The Tactics Apple Have Used To Avoid Mass Layoffs – For Now At Least

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While other household names in Silicon Valley have made mass layoffs in recent months to curb rising costs amid uncertain economic conditions – iPhone maker, Apple (NASDAQ:AAPL), remains one of the last remaining big tech companies that have yet to announce plans to slash its headcount.

In recent months, big tech names including Amazon (NASDAQ:AMZN), Google (NASDAQ:GOOGL), Meta (NASDAQ:META), Microsoft (NASDAQ:MSFT), PayPal, Spotify (NYSE:SPOT) and recently Dell (NYSE:DELL) have all laid off thousands of employees as a way to lower expenses and stabilize financial performance as costs climb and aggressive interest rate hikes hurt consumers and businesses.

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There have been more than 95,508 tech job losses this year alone. Last year, multinational tech companies slashed close to 160,000 tech jobs, as consumer spending slowed against the backdrop of higher inflation and ongoing macroeconomic problems.

As of 2022, around 1,352 tech companies have laid off employees in the face of growing financial constraints due to inflation worries and central banks hiking up interest rates.

With the risk of a possible recession looming on the horizon, Apple remains one of the big tech names out there that still hasn’t announced the possibility of cutting its headcount or temporarily laying off employees at retail levels.

In recent weeks however, an email surfaced on AppleInsider, that the iPhone and iPad maker has started laying off some of its non-seasonal employees in retail outlets outside of Apple Stores.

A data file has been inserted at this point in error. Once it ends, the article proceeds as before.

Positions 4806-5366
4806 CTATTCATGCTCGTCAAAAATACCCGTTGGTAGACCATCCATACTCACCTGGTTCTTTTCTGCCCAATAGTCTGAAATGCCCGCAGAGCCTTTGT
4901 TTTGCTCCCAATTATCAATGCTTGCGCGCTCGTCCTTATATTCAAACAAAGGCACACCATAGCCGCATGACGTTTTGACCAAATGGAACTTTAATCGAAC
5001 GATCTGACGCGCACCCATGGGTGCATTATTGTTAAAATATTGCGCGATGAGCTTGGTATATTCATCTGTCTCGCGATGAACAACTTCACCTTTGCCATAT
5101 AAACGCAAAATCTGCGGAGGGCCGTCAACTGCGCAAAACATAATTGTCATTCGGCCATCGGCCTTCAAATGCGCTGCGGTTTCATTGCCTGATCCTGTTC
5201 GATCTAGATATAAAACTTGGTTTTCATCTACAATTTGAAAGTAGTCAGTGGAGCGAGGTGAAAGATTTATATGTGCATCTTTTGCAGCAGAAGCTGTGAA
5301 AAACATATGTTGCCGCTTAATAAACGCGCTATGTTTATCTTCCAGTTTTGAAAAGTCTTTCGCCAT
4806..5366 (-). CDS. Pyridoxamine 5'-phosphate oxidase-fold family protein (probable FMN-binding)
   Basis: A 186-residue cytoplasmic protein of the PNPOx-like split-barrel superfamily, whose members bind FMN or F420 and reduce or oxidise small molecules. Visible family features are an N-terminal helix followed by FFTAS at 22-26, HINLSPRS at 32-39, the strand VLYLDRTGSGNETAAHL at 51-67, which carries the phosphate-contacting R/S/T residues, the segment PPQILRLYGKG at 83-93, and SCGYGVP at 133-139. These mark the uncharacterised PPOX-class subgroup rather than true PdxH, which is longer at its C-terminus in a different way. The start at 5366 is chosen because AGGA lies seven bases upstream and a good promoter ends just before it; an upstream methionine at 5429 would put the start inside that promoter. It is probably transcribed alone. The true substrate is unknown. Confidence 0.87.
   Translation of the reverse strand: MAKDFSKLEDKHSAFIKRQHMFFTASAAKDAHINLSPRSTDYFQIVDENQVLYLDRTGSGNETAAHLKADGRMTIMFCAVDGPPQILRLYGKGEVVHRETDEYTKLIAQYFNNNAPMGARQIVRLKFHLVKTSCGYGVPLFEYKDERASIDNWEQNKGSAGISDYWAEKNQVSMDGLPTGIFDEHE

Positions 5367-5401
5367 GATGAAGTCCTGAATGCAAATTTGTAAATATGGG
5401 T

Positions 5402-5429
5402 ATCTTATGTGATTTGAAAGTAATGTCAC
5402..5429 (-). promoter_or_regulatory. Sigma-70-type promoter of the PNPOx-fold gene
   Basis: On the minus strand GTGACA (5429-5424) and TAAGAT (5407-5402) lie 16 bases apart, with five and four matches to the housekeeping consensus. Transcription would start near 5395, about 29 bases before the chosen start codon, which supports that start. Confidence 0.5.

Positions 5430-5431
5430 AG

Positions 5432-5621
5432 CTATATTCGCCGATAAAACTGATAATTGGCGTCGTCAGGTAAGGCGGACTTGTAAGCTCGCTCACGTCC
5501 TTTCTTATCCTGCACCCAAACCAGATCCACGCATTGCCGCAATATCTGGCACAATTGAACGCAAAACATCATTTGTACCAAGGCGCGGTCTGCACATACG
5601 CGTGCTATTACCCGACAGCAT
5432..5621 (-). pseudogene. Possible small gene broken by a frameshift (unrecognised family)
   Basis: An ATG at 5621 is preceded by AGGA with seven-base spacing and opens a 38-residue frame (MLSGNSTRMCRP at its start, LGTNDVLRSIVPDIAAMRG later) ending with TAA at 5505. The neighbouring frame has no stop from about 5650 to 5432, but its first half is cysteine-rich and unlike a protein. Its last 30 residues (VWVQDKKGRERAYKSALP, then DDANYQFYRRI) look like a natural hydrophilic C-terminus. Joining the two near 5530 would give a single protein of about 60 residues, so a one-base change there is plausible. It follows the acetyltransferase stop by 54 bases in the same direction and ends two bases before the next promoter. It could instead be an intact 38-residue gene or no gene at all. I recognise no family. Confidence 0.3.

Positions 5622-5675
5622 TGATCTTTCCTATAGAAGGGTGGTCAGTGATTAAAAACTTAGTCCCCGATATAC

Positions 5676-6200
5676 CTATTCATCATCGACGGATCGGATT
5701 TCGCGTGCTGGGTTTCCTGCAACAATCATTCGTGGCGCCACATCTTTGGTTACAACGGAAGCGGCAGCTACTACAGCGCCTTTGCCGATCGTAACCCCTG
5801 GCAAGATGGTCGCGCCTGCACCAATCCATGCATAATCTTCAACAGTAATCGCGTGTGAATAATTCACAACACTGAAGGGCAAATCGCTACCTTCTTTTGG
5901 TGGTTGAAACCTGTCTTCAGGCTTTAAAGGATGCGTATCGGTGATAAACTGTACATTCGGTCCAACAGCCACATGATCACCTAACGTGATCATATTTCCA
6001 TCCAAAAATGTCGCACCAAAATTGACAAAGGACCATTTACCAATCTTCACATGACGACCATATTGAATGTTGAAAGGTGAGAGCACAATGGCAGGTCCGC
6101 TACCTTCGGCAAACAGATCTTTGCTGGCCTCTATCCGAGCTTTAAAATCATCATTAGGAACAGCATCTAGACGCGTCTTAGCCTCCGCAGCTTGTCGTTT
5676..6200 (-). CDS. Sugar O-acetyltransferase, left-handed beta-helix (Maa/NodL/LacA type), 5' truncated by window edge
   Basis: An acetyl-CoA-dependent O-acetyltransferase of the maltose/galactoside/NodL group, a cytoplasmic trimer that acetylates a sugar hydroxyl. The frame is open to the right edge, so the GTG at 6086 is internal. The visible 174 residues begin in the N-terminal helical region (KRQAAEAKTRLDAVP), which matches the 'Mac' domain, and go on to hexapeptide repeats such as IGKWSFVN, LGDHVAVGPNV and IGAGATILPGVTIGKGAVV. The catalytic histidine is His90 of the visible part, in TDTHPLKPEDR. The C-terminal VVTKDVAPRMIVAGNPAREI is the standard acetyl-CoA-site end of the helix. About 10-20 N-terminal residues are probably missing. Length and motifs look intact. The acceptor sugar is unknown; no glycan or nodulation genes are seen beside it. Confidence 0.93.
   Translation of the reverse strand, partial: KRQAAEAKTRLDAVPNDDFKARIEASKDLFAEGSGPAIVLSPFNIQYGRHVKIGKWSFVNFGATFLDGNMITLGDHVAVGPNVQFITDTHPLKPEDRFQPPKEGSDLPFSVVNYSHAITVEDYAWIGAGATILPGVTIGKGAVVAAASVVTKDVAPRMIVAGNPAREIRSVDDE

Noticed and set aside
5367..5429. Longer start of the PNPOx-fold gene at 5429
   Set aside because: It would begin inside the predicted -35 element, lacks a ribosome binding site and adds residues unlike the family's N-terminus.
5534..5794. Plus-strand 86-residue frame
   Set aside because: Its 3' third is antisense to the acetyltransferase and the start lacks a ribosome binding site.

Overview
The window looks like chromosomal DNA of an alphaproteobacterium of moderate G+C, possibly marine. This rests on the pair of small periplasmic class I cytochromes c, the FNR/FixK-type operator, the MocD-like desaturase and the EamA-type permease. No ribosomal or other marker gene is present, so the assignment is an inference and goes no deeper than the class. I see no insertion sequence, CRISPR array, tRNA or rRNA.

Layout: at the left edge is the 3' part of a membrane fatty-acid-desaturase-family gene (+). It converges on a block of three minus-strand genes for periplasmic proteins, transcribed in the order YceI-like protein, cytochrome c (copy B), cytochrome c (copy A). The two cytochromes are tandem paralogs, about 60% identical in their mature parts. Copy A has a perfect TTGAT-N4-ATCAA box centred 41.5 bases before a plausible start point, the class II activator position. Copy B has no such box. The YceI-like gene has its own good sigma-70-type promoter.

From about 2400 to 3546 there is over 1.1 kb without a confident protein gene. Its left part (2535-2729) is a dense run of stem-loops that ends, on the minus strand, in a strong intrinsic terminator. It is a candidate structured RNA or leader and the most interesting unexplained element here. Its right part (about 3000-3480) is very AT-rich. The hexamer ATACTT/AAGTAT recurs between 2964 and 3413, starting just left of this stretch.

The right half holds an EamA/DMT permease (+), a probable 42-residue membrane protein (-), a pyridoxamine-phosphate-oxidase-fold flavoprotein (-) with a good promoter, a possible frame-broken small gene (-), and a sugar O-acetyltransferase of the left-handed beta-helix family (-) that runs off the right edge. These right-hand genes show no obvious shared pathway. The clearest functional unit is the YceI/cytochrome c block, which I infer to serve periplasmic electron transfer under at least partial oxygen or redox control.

Apple is likely to cut non-seasonal employees in places such as Best Buy and will look to hire more seasonal workers that can help as demand starts picking up again during peak retail periods.

With so much uncertainty in the air, and economic conditions tightening consumers' purse strings, many are wondering how did Apple manage to stay off the list of big tech employers that have been slashing tech jobs at stratospheric rates?

Modest Headcount Growth

During the height of the pandemic back in 2020, tech companies and startups enjoyed impressive growth as demand for tech products and services from consumers and businesses took off heavily.

As demand soared, companies managed to tap into lucrative venture capital investment deals and cheap borrowing to help them expand.

With growing consumers and business interest, tech companies went on a hiring spree, doubling their headcount in a matter of months. Amazon, which recently laid off more than 18,000 employees, doubled its headcount between Q3 2019 and Q3 2022. Alphabet bumped up its headcount by 64%, while Microsoft grew by 50% during the same period.

By the end of 2022, Amazon had more than 1.5 million employees globally, while Alphabet was sitting with 186,000 employees, and Microsoft 221,000 according to the companies’ securities filings.

Apple on the other hand took a more modest approach, growing its business by a mere 20% over approximately the same time. By the end of last year, the smartphone maker had about 164,000 full-time employees.

So, while rivals in Silicon Valley went on hiring sprees, and attracting top talent with big salaries and other workplace perks and benefits, Apple remained prudent despite seeing above-average growth during this period.